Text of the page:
PARIS (Reuters) - Franco-Italian chipmaker STMicroelectronics struck an upbeat tone for the second half of the year on Wednesday after a steep fall in quarterly sales of sensors compelled it to trim its investment plans.
The supplier to iPhone maker Apple and electric carmaker Tesla saw signs of recovery in the first quarter and expects higher demand for industrial sensors and silicon-carbide semiconductors, aimed at making electric cars more independent.
“This, coupled with the financial stimulus programs in China, is increasing our confidence level for improved market conditions for the second half of 2019,” Chief Executive Officer Jean-March Chery told analysts on a conference call.
Chinese authorities last week pledged that they would maintain policy support for the economy to fend off any potential slowdown, following already announced tax cuts and spending on infrastructure.
STMicro’s shares were up by about 3 percent at 0913 GMT, valuing the company at 14.4 billion euros ($16.15 billion).
The Geneva-based company said it had a clearer view of its full-year revenue, which it expects to be between $9.45 billion and $9.85 billion, largely unchanged from a year earlier, as it adjusts to a volatile market seeking new sophisticated chips for self-driving cars and AI-enabled devices.
On Wednesday South Korea’s Samsung Electronics indicated it would join the crowded field by investing $116 billion in non-memory chips through 2030 and challenge bigger rivals such as TSMC and Qualcomm.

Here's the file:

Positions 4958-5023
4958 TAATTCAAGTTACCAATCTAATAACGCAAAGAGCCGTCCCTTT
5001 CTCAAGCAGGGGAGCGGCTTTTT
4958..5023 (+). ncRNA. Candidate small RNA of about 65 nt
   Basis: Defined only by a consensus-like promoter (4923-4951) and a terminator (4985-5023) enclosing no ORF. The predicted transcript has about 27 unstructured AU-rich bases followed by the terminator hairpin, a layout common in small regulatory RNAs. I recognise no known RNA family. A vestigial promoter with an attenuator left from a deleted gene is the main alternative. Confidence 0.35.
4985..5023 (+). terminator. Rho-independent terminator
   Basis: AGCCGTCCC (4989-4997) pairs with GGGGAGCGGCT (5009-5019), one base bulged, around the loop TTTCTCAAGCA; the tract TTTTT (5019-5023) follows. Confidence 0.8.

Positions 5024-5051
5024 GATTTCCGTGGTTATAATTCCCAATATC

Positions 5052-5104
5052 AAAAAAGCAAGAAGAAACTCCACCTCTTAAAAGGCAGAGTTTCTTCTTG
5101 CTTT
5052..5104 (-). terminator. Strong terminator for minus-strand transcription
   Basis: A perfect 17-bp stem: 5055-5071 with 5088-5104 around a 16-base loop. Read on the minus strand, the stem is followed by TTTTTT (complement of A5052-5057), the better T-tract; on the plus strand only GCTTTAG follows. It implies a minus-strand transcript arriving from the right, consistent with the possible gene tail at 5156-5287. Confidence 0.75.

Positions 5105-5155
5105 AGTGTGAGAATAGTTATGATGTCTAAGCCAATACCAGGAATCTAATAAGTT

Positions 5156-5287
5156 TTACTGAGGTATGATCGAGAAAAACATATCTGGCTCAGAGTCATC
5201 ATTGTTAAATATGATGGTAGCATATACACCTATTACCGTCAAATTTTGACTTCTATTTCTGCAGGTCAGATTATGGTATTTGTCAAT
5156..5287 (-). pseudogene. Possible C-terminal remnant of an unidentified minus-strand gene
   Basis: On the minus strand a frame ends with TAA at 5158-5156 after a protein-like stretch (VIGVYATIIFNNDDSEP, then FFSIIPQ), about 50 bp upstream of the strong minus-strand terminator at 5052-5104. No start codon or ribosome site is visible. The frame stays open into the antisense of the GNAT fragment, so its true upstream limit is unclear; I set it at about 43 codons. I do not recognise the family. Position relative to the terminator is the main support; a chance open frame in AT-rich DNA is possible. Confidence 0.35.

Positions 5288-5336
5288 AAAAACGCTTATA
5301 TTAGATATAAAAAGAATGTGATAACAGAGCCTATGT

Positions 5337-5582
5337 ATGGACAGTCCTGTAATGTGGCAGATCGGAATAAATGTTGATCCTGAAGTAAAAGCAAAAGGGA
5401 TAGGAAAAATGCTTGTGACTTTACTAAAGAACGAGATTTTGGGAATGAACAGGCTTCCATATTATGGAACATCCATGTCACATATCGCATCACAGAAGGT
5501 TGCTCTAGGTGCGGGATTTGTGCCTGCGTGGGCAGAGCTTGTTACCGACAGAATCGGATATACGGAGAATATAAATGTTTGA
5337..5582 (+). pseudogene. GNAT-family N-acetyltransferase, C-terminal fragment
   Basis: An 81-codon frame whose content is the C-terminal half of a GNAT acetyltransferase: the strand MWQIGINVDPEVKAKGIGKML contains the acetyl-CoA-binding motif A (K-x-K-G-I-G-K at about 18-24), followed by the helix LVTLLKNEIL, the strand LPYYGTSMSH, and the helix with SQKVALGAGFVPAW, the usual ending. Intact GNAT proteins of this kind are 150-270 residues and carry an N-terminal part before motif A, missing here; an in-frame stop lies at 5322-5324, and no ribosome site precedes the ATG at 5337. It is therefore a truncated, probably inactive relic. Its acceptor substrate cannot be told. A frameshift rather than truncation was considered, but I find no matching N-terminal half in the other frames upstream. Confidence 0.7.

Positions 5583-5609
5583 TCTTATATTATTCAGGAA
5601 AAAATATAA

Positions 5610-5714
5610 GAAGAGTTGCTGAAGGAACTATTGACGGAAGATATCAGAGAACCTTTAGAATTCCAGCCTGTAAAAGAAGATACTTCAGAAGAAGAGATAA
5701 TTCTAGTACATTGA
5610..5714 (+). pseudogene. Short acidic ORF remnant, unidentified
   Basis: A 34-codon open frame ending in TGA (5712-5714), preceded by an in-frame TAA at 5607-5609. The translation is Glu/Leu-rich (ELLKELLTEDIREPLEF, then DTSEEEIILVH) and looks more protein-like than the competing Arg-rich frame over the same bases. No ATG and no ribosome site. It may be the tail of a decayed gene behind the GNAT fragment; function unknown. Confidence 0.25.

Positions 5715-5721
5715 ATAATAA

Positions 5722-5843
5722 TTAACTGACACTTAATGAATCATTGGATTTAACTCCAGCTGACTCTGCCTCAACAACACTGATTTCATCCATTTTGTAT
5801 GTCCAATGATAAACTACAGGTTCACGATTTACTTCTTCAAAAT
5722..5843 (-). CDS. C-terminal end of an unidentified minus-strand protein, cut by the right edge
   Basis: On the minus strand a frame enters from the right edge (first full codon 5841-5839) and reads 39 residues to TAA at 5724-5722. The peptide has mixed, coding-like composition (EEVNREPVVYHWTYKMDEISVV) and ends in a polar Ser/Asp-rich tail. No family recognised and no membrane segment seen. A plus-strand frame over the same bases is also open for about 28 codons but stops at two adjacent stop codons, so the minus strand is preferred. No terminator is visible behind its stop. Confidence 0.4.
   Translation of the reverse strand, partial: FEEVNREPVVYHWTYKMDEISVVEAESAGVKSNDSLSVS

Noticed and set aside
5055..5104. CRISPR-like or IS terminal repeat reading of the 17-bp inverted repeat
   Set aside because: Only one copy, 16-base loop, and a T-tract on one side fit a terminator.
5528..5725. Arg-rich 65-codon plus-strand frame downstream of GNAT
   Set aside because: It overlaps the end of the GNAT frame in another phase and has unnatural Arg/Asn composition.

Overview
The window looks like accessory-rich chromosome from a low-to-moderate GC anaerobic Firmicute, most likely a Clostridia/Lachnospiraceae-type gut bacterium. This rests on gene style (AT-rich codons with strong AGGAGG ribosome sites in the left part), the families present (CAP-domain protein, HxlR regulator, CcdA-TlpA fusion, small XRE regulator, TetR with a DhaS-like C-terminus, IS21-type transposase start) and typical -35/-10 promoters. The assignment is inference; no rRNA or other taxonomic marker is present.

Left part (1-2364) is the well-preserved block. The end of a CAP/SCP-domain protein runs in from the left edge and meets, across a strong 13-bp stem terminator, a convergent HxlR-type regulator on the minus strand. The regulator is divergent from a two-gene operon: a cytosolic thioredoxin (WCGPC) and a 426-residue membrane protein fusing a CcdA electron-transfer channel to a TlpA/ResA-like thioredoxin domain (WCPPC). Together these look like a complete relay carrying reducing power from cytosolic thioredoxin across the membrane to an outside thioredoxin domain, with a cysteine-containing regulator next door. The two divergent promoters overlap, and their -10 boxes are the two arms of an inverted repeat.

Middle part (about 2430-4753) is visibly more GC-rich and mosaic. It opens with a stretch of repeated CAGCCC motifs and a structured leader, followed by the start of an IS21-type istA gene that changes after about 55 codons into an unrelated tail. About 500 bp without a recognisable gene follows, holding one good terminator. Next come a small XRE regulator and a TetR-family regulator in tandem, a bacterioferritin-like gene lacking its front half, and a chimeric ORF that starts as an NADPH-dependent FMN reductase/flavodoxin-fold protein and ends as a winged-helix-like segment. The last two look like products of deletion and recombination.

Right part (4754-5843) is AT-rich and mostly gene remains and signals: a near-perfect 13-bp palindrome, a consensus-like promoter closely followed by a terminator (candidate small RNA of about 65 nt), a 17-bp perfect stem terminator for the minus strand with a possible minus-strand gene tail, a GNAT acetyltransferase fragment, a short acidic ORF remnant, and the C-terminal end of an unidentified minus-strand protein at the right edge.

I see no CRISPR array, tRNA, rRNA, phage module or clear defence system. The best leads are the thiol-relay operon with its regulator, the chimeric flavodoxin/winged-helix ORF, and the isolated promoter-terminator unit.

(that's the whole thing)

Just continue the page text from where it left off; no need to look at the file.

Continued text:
That move and STMicro’s positive guidance contrasted with a gloomy prediction from rival Texas Instruments, which said the deceleration in demand from microchips may last a few more quarters.
Heightened concerns over a prolonged U.S.-China trade war and weakening smartphone sales have taken a toll on the global semiconductor industry, even as the auto industry is driving demand for self-driving vehicle sensors.
STMicro lowered its 2019 capital expenditure plan to $1.1-1.2 billion from $1.3 billion.
Its first-quarter net revenue slumped by about 22 percent from the previous quarter to $2.08 billion.
That was slightly below the $2.11 billion forecast by seven analysts in estimates compiled for Reuters by Infront Data. The gross margin for the period stood at 39.4 percent.
The group’s business unit that sells sensors to the smartphone industry was particularly affected, with net revenue slumping by 44 percent from the previous quarter.
STMicro expects net revenue to grow by about 2.4 percent in the second quarter, from the previous one.
It expects its gross margin to slip to about 38.5 percent in the second quarter.
(This story has been refiled to correct to read Jean-Marc, paragraph 3)
Reporting by Mathieu Rosemain; Editing by Sudip Kar-Gupta